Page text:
Programme and Abstracts
UCD Mícheal Ó Cléirigh Institute
Newman Building, K114
19th October 2012.
11.00 Opening remarks by Dr Roy Flechner (UCD)
11.20 Dr Rob Meens, Universiteit Utrecht
Did the Irish invent private penance? Irish penitentials in the sixth and seventh century
It is often supposed that private penance originated in early medieval Ireland. This is too simplistic a view. In this paper I will discuss two early insular penitential handbooks in order to elucidate what we can learn about forms of penance applied to the laity and about the role penance may have played in early Irish society. Some hagiographical material will be employed to add to the picture.
12.20 Elaine Pereira Farrell, UCD & IRC
Penitential texts and popular religion in Ireland (6th−8th centuries)
The penitential genre of literature originated in the British Isles and Ireland and were produced between the sixth and the eighth centuries and spread from those areas to the European Continent. Christianization is not simply an event, but a process, and the penitential texts played its role as instruments of pastoral care to further instructing the already converted Christians about the ways in which they were meant to walk and behave. On the other hand, the Christians ways taught in the Irish Penitentials were not necessarily ‘universal’. Christianity changed and was changed by each and every society which it got in contact with. Consequently what will be evidenced from this study is that the discourse behind the penitentials reveals confront and accommodation between the ‘new’ ideas being introduced to the Irish people and the native morals already pre-established. Therefore the objective of this research is to observe the composition and consolidation of an Irish ‘popular religion’ between the sixth and the eighth centuries; and the understanding of the meaning and relevance of certain regulations provided in the penitential texts.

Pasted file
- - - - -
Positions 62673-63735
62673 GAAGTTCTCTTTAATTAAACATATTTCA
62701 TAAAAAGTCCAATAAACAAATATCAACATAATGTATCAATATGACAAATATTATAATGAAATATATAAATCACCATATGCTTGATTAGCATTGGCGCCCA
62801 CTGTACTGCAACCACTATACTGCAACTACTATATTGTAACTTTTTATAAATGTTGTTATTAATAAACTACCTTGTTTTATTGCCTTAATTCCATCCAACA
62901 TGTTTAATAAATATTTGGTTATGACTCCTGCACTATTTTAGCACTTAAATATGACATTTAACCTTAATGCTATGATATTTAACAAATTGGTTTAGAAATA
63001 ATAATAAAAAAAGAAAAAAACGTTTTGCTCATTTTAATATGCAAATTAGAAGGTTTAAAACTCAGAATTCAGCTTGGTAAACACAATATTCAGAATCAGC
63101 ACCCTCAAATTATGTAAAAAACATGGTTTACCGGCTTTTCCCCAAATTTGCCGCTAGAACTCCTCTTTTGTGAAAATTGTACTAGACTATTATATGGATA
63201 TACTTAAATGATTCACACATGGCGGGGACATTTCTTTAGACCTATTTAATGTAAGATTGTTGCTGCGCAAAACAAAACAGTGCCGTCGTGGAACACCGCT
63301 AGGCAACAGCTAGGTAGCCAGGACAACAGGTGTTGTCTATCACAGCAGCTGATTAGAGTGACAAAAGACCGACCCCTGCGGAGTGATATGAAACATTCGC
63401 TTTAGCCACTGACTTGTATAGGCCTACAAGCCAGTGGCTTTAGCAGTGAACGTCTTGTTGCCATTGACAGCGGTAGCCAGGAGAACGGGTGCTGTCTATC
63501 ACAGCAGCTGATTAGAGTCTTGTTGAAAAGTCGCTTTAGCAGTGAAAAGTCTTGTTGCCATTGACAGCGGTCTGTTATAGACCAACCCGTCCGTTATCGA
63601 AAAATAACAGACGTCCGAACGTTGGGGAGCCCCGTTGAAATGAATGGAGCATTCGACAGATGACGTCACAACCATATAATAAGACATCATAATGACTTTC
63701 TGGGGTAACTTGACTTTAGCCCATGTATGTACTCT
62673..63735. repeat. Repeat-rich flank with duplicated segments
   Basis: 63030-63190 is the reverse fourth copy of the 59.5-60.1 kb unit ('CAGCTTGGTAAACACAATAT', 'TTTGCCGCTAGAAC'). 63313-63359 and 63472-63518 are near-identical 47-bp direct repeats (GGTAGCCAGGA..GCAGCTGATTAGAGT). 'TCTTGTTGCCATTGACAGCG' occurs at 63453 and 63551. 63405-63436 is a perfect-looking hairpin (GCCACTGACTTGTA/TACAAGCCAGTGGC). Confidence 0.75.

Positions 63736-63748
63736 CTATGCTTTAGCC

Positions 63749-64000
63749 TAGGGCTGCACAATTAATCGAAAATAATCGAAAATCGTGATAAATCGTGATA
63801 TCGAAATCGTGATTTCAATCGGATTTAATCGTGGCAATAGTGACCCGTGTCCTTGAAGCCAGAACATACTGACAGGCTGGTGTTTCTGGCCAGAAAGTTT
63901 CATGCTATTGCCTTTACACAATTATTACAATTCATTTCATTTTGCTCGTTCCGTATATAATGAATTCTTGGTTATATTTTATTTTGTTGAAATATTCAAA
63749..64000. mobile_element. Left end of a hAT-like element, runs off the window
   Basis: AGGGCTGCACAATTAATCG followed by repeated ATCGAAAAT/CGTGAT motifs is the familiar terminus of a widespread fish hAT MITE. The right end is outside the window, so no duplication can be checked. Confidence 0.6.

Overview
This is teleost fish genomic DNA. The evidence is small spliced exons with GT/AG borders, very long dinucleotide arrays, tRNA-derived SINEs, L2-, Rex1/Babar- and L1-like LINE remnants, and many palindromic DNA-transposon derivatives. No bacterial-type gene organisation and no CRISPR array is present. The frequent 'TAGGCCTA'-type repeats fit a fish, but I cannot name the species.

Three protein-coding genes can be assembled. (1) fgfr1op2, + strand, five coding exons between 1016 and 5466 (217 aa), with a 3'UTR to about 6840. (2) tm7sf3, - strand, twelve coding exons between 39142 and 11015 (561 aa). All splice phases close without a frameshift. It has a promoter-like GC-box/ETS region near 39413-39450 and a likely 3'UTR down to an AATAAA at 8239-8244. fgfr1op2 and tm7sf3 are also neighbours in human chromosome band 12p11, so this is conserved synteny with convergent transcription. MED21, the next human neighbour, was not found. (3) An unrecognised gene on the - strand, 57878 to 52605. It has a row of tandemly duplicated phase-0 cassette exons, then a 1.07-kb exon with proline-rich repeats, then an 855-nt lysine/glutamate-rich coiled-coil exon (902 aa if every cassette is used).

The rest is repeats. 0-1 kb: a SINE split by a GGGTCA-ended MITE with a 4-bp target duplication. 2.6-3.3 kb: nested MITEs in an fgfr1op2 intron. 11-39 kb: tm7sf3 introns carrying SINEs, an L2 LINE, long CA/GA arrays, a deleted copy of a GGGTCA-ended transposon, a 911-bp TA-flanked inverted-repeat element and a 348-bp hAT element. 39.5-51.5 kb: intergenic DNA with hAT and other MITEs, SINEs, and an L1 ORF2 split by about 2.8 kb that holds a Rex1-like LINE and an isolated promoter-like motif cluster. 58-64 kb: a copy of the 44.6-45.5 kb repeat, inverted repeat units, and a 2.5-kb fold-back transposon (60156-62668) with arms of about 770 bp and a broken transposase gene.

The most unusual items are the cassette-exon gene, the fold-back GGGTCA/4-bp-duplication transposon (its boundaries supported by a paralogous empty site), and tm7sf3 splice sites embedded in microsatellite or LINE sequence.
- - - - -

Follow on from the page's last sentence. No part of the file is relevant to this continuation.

13.00 Lunch break (there are several cafés/sandwich bars in the vicinity)